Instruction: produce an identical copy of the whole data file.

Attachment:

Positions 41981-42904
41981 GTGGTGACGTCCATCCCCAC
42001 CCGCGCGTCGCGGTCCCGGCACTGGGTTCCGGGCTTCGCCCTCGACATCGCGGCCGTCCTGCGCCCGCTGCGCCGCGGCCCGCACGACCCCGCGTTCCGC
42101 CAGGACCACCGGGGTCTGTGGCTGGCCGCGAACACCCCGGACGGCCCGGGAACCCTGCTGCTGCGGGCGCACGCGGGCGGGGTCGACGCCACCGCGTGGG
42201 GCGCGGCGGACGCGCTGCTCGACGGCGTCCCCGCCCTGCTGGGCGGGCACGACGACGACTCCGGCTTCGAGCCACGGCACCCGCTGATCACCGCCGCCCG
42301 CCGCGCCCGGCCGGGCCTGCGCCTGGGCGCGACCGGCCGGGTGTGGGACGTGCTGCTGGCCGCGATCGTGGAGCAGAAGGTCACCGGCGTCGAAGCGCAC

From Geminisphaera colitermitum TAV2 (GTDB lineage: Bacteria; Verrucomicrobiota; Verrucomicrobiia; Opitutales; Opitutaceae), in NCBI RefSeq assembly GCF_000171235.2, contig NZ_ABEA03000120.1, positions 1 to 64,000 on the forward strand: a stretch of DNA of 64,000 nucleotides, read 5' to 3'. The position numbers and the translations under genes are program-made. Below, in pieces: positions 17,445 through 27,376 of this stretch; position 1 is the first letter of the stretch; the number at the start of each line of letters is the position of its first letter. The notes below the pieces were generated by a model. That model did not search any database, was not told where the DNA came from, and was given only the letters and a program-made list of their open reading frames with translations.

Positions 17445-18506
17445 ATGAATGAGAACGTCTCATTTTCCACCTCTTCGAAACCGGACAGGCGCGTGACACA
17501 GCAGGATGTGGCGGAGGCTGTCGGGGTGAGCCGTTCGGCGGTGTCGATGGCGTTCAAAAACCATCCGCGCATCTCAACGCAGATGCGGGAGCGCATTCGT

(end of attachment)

Positions 41981-42904
41981 GTGGTGACGTCCATCCCCAC
42001 CCGCGCGTCGCGGTCCCGGCACTGGGTTCCGGGCTTCGCCCTCGACATCGCGGCCGTCCTGCGCCCGCTGCGCCGCGGCCCGCACGACCCCGCGTTCCGC
42101 CAGGACCACCGGGGTCTGTGGCTGGCCGCGAACACCCCGGACGGCCCGGGAACCCTGCTGCTGCGGGCGCACGCGGGCGGGGTCGACGCCACCGCGTGGG
42201 GCGCGGCGGACGCGCTGCTCGACGGCGTCCCCGCCCTGCTGGGCGGGCACGACGACGACTCCGGCTTCGAGCCACGGCACCCGCTGATCACCGCCGCCCG
42301 CCGCGCCCGGCCGGGCCTGCGCCTGGGCGCGACCGGCCGGGTGTGGGACGTGCTGCTGGCCGCGATCGTGGAGCAGAAGGTCACCGGCGTCGAAGCGCAC

From Geminisphaera colitermitum TAV2 (GTDB lineage: Bacteria; Verrucomicrobiota; Verrucomicrobiia; Opitutales; Opitutaceae), in NCBI RefSeq assembly GCF_000171235.2, contig NZ_ABEA03000120.1, positions 1 to 64,000 on the forward strand: a stretch of DNA of 64,000 nucleotides, read 5' to 3'. The position numbers and the translations under genes are program-made. Below, in pieces: positions 17,445 through 27,376 of this stretch; position 1 is the first letter of the stretch; the number at the start of each line of letters is the position of its first letter. The notes below the pieces were generated by a model. That model did not search any database, was not told where the DNA came from, and was given only the letters and a program-made list of their open reading frames with translations.

Positions 17445-18506
17445 ATGAATGAGAACGTCTCATTTTCCACCTCTTCGAAACCGGACAGGCGCGTGACACA
17501 GCAGGATGTGGCGGAGGCTGTCGGGGTGAGCCGTTCGGCGGTGTCGATGGCGTTCAAAAACCATCCGCGCATCTCAACGCAGATGCGGGAGCGCATTCGT